"Fay Grim"
Director: Hal Hartley
Fien Print Rating (Out of 100): 47
In a Nutshell: I love the idea of what Hartley sets out to do in "Fay Grim." Taking the characters from an earlier film -- "Henry Fool," which I neither loved nor hated, though plenty of people fall in one camp or the other -- and pulling them into a totally foreign genre and forcing them to operate within the conventions of that genre is a little bit awesome. In a perfect world, I guess it might be like Robert Altman and Leigh Brackett moving Philip Marlowe from a hard-boiled universe into an absurdist comedy for "The Long Goodbye." Hartley isn't operating on that level, though he's totally committed to this game he's playing. I haven't seen a mood so totally created with canted angles since a little film called "Battlefield Earth" (though, to Hartley's credit, he appears to have been doing it intentionally, while the director and DP on "Battlefield" just didn't know how to work a tripod) and I can't remember a plot that became so nonsensical so quickly. Was it the Russians, the Afghans, the Israelis, the French or the Americans behind the whole thing? I stopped caring after maybe 30 minutes, when it became clear that this was just a little parlor trick for Hartley. That being said, Parker Posey is quite comfortable in the milieu and "Henry Fool" veterans like Chuck Montgomery and James Urbaniak add quirky pleasures. Casting Jeff Goldblum and Leo Fitzpatrick as FBI agents adds a nice touch and any movie that features a woman named Olga declare, "I'm not a spy. I'm a stewardess. Really. Sometimes a topless dancer, but really a stewardess. I was trained." doesn't lack for oddball virtues.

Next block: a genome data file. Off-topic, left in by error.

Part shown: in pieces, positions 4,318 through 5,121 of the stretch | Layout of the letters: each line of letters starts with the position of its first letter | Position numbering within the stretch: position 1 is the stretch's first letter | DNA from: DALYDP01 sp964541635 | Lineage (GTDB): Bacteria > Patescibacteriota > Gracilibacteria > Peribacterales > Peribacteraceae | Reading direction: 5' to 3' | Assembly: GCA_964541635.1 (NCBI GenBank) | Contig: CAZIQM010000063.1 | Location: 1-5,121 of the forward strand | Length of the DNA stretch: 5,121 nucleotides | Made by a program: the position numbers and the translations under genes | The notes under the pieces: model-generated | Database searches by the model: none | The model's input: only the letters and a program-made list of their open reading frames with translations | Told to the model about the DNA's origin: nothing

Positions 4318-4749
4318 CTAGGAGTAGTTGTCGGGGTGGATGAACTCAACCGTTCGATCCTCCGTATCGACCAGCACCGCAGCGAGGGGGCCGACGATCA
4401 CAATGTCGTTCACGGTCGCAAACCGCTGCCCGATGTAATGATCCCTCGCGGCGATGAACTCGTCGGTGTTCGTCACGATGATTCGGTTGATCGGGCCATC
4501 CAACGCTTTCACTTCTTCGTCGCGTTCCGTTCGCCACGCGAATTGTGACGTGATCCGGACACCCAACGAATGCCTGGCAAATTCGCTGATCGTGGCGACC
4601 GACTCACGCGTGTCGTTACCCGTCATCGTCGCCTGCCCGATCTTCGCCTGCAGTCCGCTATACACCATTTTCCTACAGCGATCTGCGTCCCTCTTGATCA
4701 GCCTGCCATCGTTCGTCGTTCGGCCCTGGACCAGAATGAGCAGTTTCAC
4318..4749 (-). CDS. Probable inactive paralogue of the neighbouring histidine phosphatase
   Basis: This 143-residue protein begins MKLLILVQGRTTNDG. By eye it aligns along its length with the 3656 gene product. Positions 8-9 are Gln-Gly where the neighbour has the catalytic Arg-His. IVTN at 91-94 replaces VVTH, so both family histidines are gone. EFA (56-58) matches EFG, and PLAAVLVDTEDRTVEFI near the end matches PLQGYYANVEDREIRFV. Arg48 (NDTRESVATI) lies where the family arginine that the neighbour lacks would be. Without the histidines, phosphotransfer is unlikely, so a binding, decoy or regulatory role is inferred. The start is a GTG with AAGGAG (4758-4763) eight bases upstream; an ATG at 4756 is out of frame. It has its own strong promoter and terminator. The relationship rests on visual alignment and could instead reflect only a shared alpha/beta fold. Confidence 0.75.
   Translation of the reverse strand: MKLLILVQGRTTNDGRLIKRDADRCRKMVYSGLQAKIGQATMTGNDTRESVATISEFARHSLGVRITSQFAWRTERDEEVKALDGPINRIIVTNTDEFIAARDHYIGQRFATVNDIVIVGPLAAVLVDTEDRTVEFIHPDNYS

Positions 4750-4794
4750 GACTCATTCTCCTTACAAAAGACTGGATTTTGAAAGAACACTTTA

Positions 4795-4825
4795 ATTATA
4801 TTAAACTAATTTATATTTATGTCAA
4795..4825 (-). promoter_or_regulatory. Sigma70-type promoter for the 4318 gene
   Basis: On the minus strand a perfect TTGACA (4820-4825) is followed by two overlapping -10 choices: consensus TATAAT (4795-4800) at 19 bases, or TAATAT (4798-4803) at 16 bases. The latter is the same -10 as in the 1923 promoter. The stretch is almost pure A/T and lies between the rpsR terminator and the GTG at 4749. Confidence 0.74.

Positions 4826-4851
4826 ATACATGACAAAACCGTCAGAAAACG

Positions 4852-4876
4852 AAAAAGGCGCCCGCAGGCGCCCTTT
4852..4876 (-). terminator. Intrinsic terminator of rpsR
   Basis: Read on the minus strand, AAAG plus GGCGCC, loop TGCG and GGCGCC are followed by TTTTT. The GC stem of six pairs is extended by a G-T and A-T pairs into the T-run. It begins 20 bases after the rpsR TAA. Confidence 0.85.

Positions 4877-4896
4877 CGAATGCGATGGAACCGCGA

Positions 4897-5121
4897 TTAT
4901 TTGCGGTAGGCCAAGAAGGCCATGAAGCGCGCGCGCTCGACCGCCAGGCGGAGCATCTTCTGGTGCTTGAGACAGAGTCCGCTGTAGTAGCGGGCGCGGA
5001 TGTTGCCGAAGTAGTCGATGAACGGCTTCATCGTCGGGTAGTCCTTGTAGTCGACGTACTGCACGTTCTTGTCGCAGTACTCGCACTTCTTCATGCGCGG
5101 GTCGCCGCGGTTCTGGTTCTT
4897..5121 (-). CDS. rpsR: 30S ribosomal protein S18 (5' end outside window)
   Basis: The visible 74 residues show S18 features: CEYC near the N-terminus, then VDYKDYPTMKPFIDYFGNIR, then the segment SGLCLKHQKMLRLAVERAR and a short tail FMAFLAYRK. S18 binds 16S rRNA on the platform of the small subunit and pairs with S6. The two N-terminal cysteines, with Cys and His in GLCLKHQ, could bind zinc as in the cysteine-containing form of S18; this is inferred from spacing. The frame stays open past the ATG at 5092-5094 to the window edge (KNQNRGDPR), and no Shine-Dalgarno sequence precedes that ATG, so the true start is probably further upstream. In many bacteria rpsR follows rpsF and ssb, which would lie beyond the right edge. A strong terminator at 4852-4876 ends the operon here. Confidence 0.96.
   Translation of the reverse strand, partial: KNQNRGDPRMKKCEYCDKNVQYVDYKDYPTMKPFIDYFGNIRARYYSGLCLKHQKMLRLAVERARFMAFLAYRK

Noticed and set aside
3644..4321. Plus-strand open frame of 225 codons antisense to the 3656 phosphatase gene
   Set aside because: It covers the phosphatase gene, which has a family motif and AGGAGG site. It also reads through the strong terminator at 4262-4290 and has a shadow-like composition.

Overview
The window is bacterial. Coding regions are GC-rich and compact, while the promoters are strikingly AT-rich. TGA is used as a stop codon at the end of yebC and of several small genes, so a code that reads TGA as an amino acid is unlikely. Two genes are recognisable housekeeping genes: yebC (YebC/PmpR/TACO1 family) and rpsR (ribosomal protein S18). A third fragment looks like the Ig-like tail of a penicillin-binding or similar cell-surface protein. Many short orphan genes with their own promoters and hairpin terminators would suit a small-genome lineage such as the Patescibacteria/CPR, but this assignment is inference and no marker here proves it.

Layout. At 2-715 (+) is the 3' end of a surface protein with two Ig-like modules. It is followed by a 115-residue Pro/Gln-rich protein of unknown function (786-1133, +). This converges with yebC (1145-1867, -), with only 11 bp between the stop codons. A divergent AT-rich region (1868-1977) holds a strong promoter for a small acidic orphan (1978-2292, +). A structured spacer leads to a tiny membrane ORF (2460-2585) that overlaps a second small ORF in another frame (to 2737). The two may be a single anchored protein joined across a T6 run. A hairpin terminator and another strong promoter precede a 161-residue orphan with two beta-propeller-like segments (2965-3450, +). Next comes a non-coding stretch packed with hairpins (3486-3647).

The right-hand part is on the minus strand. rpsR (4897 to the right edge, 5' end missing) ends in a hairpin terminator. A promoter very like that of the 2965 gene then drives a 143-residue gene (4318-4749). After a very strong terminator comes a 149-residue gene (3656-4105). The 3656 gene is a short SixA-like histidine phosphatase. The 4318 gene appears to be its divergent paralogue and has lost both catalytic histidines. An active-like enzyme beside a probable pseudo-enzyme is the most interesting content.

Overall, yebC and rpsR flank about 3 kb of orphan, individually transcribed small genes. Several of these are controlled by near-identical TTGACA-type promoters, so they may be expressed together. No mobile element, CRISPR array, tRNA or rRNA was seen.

"The Namesake"
Director: Mira Nair
Fien Print Rating (Out of 100): 60